+PAX Don, for whom we prayed, has died without seeing the Priest. Ardent prayers for the repose of his soul and for his brother, Jim, his wife and family and
      Message 149 of 149 , Jun 6, 2010
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        +PAX

        Don, for whom we prayed, has died without seeing the Priest. Ardent prayers for the repose of his soul and for his brother, Jim, his wife and family and all who mourn him.

        Kaitlin, whose test we prayed for has also been able to get out of the bad real estate deal she was enmeshed in. Deo gratias, and thanksgiving prayers!

        Lola, whose back surgery we prayed for, has now developed pain/numbness in her other leg. Unsure of the cause, possibly a bone chip or spur, they are taking her back to surgery this afternoon. Continued prayers, please, and for her brother, Richard and all their family.

        Lord, help us all as You know and will. God's will is best. All is mercy and
        grace. God is never absent, praise Him. Thanks so much. JL

        February 6, June 7, October 7
        Chapter 7: On Humility

        The ninth degree of humility
        is that a monk restrain his tongue and keep silence,
        not speaking until he is questioned.
        For the Scripture shows
        that "in much speaking there is no escape from sin" (Prov. 10:19)
        and that "the talkative man is not stable on the earth" (Ps. 139:12).

        REFLECTION

        OK, if you are a parent, you cannot speak to your children only when
        they question you. The therapy bills in later years would be
        astronomical. There are many situations in a Benedictine life lived
        in the world, among non-monastics, where this has to be altered, but
        its kernel of truth must be discovered and maintained.

        WHY do we talk needlessly? Quite often it is nothing more than a
        trick to change the reality around us. We are bored, or we feel we
        are not getting enough attention or we think the mood too heavy, so
        we speak to change whatever annoys us at the moment. I should know.
        I am infamous for creating my own entertainment when things seem
        dull to me. That's not always a great idea...

        Some tough moments, some difficult stuff are meant to be endured.
        They are part of our necessary learning and growth. Ever notice how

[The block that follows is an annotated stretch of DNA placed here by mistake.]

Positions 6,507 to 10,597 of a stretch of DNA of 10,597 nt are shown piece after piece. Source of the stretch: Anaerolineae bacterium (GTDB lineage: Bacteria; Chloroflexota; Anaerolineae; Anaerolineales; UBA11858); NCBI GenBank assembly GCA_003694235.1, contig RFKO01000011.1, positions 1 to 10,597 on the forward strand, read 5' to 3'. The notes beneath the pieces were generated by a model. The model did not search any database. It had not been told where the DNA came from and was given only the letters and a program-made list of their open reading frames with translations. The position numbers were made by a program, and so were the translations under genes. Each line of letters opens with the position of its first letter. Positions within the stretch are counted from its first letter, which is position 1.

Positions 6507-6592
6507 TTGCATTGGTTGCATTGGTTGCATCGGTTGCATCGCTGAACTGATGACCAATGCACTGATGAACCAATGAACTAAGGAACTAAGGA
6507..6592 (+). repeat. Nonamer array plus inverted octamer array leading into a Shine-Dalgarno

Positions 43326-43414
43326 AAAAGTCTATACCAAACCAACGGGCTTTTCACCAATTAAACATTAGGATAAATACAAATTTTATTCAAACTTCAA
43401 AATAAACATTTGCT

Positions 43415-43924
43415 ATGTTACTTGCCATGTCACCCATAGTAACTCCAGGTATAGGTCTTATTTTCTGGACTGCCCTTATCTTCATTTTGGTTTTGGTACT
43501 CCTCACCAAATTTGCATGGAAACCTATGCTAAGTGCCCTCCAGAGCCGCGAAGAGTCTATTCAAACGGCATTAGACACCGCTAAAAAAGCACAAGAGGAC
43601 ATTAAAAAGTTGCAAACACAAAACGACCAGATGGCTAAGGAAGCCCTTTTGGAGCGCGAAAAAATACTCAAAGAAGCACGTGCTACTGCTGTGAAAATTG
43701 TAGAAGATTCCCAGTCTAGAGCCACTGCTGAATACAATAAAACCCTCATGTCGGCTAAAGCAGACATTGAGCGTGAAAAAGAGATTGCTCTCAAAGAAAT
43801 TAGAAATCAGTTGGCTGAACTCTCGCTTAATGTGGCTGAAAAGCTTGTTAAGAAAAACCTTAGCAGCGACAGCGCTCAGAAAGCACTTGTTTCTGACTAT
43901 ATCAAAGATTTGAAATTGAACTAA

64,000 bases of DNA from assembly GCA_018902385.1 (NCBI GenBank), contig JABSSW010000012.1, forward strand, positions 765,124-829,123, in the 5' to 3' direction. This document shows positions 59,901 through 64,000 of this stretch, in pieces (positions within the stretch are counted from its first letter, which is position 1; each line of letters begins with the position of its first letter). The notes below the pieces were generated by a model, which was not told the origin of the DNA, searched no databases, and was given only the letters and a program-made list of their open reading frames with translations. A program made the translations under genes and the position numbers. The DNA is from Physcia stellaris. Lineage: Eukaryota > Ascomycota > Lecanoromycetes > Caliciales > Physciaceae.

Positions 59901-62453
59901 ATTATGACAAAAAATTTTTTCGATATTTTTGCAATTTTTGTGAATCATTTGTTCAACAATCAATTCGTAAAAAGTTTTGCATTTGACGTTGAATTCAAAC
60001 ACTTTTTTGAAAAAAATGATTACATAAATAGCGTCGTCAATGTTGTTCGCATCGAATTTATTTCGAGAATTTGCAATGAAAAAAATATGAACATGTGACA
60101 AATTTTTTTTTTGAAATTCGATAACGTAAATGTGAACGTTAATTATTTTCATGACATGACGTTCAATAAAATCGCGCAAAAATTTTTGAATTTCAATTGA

we assess a child's maturity by its ability to be quiet and non-
        fidgety in surroundings (like Church!) that do not spoon feed its
        attention span? Well, the same is true of us at every stage. We do
        ourselves harm if we defuse every single tense moment with a word or
        two. We cheat ourselves.

        All too often we speak only to remind the universe around us, which
        has carelessly forgotten for a second that we are its center, of a
        whole bevy of falsehoods: I am the cutest, smartest, or wittiest, I
        have the solution to all of this. What folly on the part of the
        entire cosmos to forget our importance! Better speak to clear the
        matter up...

        Those who know me are thinking: "HE wrote THIS?!?" Yes, alas, I am
        guilty of all I wrote. Three times a year the Holy Rule reminds me of
        that and each time I am aware that I need to work on it. Thanks be to
        God, the Rule IS read three times a year: usually by the time the
        next reading comes up, my interest has flagged and I have to start
        over. As for the part about the talkative not being "stable on the
        earth," well, there have been times in the last 18 years
        when God had to nail my feet to the floor to keep me faithful and I am
        not dead yet... I have not always been His most willing pupil, but
        oh, is He ever patient! And infinitely merciful!

        But, as one Desert Father said, that's what we do all day in
        monasteries: "We fall down and we get up."

        Love and prayers,
        Jerome, OSB
        http://www.stmarysmonastery.org
        Petersham, MA